The first chapter makes the intriguing argument that rather than thinking of the Nathan-Turner era of Old Who, we should think of the Bidmead, Saward and Cartmel eras, the script editors being much more important than the producer in terms of content; and that Full Circle is the point where the Bidmead era really begins, after two stories at the start of the season which were leftovers from the previous regime.

The second chapter takes us through theories of evolution, which as previously mentioned is something I have done before; my Ph D supervisor was Peter Bowler. So I did not learn much from it.

The third chapter explains the Gaia hypothesis at some length, and reflects on its impact – or lack thereof – on the story line. I had forgotten that Lovelock’s book came out only the previous year, 1979. The second paragraph of the third chapter is:

Lovelock used the name ‘Gaia’47 to refer to this system of chemical feedback loops, partly because it had all of the convenience and none of the ugliness of an acronym, and partly to make the idea more relatable for his readers. The downside of this is that the reader might too easily suppose Lovelock was depicting the Earth itself as an intelligent being, personifying it by naming it in this way. In his preface to the 2000 edition of the book, Lovelock insists that he was simply exercising poetic licence for the benefit of his non-scientist readers, but not all of his readers drew a distinction between the poetry and the science. In the decades that followed its publication, Gaia was scorned by the orthodox scientific community and hailed as a visionary text by the New Age contingent of the environmental movement.
47 The name of an ancient Greek goddess personifying the Earth; as Lovelock admits in his opening chapter, the name was suggested to him by his neighbour William Golding (Lovelock, James, Gaia: A New Look at Life on Earth p10).

The fourth chapter points out that most of the “science” in Full Circle is pretty magical.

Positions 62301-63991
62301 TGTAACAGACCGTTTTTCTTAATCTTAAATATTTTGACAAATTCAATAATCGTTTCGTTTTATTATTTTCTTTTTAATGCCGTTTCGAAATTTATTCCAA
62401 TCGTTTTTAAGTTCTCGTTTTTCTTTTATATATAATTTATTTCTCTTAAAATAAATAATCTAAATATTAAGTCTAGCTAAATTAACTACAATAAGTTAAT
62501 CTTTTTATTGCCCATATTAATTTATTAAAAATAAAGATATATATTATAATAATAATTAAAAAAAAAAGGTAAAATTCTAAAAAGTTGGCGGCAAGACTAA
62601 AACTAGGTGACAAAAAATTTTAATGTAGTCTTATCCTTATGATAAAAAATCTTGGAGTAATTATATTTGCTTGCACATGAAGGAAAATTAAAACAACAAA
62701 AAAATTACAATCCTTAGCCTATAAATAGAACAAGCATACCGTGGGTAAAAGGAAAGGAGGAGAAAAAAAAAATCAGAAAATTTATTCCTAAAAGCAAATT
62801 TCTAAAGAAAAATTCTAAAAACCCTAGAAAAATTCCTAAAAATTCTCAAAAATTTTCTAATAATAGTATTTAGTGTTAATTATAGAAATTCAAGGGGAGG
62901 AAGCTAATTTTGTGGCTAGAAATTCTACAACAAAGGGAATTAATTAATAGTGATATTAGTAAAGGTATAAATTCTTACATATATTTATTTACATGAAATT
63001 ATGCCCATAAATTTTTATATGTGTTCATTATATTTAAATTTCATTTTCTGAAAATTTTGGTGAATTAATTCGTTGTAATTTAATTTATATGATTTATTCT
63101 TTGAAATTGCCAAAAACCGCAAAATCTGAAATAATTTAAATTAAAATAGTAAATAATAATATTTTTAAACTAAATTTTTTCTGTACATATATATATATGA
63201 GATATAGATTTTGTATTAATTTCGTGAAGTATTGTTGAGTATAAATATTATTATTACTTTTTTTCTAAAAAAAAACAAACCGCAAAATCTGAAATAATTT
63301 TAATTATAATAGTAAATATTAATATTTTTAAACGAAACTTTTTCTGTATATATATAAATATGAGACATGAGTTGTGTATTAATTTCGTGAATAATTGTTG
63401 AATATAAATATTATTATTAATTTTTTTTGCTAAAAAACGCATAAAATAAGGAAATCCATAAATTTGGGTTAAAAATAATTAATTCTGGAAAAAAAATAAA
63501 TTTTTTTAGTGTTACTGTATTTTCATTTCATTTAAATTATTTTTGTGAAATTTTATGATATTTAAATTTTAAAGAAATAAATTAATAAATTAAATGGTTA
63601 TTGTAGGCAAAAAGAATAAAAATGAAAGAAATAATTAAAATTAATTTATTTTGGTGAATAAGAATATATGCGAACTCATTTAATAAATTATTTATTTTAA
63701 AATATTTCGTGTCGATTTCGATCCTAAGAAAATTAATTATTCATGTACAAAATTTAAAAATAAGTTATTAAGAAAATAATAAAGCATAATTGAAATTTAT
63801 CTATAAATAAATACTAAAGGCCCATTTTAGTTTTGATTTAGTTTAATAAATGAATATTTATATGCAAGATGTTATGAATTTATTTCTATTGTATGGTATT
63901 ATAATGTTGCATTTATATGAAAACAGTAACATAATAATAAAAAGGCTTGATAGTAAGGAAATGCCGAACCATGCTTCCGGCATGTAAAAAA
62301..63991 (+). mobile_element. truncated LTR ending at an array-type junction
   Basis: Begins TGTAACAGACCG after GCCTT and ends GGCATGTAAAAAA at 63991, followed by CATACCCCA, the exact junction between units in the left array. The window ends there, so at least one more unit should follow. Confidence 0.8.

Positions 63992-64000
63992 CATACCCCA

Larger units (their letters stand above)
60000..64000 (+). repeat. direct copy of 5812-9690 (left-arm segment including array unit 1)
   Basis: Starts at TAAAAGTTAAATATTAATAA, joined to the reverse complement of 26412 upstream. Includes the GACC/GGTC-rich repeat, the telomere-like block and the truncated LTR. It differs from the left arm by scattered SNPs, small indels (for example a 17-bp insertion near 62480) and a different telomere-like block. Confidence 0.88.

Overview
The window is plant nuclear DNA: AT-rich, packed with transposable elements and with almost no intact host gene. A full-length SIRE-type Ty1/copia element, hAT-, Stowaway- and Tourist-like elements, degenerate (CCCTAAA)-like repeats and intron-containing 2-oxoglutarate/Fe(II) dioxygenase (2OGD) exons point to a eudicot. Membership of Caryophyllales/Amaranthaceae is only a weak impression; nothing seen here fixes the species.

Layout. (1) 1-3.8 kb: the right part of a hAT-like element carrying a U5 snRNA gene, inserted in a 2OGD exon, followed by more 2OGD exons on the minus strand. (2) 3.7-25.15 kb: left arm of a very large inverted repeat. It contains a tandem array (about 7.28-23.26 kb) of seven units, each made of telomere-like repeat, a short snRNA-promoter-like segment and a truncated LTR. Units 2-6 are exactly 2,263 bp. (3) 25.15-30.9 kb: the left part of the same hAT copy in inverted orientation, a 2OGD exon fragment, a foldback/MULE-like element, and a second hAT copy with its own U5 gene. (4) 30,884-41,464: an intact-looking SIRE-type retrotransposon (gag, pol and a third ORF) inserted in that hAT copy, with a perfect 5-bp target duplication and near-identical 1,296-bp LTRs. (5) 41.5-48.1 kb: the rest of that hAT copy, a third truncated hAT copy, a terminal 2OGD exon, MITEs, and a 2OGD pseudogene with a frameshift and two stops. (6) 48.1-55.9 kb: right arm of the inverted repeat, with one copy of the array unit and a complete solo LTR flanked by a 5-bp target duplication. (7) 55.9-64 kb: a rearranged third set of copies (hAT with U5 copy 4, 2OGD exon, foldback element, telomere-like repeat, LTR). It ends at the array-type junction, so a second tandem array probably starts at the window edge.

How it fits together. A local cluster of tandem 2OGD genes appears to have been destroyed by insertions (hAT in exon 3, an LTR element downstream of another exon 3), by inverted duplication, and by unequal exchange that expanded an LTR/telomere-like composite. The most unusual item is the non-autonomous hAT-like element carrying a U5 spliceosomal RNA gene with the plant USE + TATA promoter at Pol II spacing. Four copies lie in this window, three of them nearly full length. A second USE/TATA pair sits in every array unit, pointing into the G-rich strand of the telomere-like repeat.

The fifth chapter tries (largely unsuccessfully) to find a social critique in the story’s presentation of progress, both evolutionary and scientific.

The sixth chapter looks at the importance of Adric being a teenager, and the presentation of teens and kids in Who at the time, while omitting any assessment of Waterhouse’s performance in the role.

The seventh chapter, one of the best, looks at the Marshmen in the context of cinematic monsters and finds much inspiration from the Creature from the Black Lagoon.

An appendix makes the slight point that it’s interesting when fans start to get involved with the production of the show.

Full Circle will never be one of my favourite stories, and I’m afraid this isn’t one of my favourite Black Archives either; I wanted more info on how the story was actually made, and way certain things were done or not done in the course of production. But John Toon is entitled to write the book he wants, which may not be the book I want. You can get it here.

The Black Archives
1st Doctor: Marco Polo (18) | The Massacre (2)
2nd Doctor: The Evil of the Daleks (11) | The Mind Robber (7)
3rd Doctor: The Ambassadors of Death (3) | The Dæmons (26) | Carnival of Monsters (16) | The Time Warrior (24)
4th Doctor: Pyramids of Mars (12) | Image of the Fendahl (5) | Full Circle (15)
5th Doctor: Black Orchid (8)
6th Doctor: The Ultimate Foe (14)
7th Doctor: The Curse of Fenric (23) | Ghost Light (6)
8th Doctor: The Movie (25)
Other: Scream of the Shalka (10)
9th Doctor: Rose (1)
10th Doctor: The Impossible Planet / The Satan Pit (17) Human Nature / The Family of Blood (13)
11th Doctor: The Eleventh Hour (19) | The God Complex (9)
12th Doctor: Dark Water / Death in Heaven (4) | Face the Raven (20) | Heaven Sent (21) | Hell Bent (22)